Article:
- Evaluation methodologies
- Performance issues, scalability and efficiency
- Applications in different contexts (e.g., politics, business intelligence, sociology, and marketing research)
The Workshop proceedings volume will be published by IEEE Computer Society Press, to be indexed by EI. All accepted contributions will be included in the volume. The best papers from the workshop may get the recommendation and support from members of the Program Committee to submit extended versions of their work to leading journals in the field.
Regular research papers reporting original scientific results, as well as vision and work-in-progress papers that have the potential to stimulate debate on existing solutions or identify emerging challenges are encouraged. All submitted papers will be reviewed by program committee members on the basis of technical quality, relevance, significance, and clarity. Paper submissions should be limited to a maximum of 4 pages (only one additional page is allowed and extra payment is required for the additional page). The papers must be in English and should be formatted according to the IEEE 2-column format (see the Author Guidelines at http://www.yorku.ca/wiiat10/submissions.php). The workshop only accepts on-line submissions. Please use the Workshop Submission Page on the WI-IAT'2010 website to submit your paper. The authors of accepted contributions will be asked to submit final version and register for the conference.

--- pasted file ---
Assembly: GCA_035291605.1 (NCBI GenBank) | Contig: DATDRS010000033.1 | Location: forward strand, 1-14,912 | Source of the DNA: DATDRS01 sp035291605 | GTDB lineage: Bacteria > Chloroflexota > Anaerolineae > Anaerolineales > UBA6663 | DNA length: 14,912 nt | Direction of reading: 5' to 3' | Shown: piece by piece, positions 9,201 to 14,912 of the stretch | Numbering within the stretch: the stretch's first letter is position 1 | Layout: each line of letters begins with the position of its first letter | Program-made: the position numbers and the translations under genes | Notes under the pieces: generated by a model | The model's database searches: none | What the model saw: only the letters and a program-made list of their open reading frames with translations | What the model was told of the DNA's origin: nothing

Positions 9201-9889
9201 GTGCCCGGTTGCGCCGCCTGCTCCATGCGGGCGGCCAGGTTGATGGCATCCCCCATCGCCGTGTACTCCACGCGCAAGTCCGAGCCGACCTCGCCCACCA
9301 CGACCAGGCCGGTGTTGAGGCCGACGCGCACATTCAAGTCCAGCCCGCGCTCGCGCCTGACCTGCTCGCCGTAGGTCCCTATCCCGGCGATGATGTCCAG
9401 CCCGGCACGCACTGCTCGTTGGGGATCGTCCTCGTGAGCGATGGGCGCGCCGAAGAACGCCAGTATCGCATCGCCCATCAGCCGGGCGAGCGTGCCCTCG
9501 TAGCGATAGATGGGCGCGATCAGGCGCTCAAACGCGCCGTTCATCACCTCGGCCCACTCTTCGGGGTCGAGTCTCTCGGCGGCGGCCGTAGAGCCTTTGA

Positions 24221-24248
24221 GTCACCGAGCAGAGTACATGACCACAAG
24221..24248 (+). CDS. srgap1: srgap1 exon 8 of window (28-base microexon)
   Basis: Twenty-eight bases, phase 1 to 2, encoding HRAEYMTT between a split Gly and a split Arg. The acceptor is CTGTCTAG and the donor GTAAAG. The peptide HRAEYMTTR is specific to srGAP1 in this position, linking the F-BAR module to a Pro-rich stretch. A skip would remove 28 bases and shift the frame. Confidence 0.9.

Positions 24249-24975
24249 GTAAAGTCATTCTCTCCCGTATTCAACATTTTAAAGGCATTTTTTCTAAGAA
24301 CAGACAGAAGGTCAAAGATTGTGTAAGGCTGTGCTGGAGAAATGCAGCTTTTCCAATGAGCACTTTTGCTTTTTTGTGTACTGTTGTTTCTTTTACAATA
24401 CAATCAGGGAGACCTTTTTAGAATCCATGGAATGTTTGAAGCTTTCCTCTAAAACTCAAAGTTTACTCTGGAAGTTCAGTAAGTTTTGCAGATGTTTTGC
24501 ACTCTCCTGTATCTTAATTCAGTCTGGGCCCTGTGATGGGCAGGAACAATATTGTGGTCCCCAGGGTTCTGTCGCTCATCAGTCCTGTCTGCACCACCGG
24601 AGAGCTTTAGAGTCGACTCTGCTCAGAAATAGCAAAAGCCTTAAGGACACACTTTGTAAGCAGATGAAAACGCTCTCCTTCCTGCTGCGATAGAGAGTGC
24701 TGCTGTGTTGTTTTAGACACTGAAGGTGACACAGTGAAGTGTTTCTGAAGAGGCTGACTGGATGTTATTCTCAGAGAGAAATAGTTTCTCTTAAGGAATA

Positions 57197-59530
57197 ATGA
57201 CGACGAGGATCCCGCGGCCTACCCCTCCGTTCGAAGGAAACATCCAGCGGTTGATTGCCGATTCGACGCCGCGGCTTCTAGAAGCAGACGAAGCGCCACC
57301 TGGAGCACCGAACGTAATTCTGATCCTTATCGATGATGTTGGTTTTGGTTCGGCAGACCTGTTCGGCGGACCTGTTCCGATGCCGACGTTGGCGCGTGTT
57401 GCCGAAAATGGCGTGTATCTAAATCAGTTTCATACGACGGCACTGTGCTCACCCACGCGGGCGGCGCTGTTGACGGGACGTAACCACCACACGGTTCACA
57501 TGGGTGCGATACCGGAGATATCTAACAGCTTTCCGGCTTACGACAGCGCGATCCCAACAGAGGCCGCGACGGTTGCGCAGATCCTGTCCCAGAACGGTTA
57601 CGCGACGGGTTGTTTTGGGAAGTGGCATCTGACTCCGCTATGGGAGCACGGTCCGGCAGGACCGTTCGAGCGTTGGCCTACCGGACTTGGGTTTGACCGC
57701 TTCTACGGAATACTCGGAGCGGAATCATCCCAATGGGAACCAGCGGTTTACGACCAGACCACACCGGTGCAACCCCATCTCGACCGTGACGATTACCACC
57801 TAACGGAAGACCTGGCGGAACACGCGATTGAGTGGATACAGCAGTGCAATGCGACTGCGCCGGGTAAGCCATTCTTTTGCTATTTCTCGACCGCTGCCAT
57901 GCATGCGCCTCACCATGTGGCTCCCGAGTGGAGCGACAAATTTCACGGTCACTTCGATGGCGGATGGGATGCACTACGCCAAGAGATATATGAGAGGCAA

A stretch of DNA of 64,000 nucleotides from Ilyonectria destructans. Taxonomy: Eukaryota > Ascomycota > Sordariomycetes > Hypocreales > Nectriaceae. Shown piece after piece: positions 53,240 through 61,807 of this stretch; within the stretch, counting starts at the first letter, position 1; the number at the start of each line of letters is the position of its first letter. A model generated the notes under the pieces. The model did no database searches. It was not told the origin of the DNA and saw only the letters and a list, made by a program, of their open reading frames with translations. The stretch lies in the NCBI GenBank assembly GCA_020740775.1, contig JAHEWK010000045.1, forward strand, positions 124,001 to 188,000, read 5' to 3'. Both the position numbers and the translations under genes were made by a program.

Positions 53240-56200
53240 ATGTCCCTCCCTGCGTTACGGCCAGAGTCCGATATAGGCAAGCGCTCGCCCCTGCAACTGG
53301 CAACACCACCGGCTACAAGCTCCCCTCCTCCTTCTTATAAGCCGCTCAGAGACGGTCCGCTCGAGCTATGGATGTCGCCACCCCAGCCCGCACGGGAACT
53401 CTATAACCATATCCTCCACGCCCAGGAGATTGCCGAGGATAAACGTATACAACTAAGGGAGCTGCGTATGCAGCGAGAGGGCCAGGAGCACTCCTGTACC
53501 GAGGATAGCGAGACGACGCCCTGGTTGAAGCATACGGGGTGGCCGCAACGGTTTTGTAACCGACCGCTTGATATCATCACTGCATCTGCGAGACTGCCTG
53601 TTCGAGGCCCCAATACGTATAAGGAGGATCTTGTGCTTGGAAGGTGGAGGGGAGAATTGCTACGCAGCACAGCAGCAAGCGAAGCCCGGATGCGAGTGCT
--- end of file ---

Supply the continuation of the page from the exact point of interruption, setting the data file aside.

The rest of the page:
|Due date for full workshop papers submission:|
|Notification of paper acceptance to authors:||June 7, 2010|
|Camera-ready deadline for accepted papers:||June 21, 2010|
|Workshop day:||August 31, 2010|
Workshop General Chair
Nick Koudas, University of Toronto & Sysomos Inc.
Shlomo Argamon, Illinois Institute of Technology
Lee Hyun Chul, University of Toronto and Thoora Inc.
Anindya Ghose, New York University
Yue Lu, UIUC
Bo Pang, Yahoo
Ken Pu, University of Ontario Institute of Technology
Stuart W. Shulman, University of Massachusetts Amherst
Yabo Xu, Sun Yat-sen University
Bei Yu, Syracuse University
Daniel Dajun Zeng, Chinese Academy of Sciences and University of Arizona
Location: TEL 0009, York University
Session A (8:35-10:00)
- Workshop Opening
- Keynote: Opinion Mining: Structure the Unstructured, Bing Liu
- Invited Talk: Measuring Validity in Human and Machine Annotation, Stuart W. Shulman
- Tutorial: An Introduction to the Public Comment Analysis Toolkit (PCAT), Stuart W. Shulman
Session B (10:20-12:00)
- Assessing the Quality of Opinion Retrieval Systems, Giambattista Amati, Giuseppe Amodeo, Valerio Capozio, Giorgio Gambosi, and Carlo Gaibisso
- Mining Customer Feedbacks for Actionable Intelligence, Lipika Dey, Sk Mirajul Haque, and Nidhi Raj
- An Unsupervised Snippet-Based Sentiment Classification Method for Chinese Unknown Phrases Without Using Reference Word Pairs, Ting-Chun Peng and Chia-Chun Shih
- Semi-Supervised Learning for Opinion Detection, Ning Yu and Sandra Kubler
- Workshop Closing Remarks
For all questions regarding local organization, registration and the main WI-IAT'2010 conference please refer to contacts at main WI-IAT 2010 Website(s).
For questions specific to the OMBI
Workshop please contact:
Dr Xiaohui Yu
School of Information Technology, York University
4700 Keele Street
Toronto, ON, Canada, M3J 1P3
Fax: (+1) 416-736-5287
Tel: (+1) 416-736-2100 ext 33887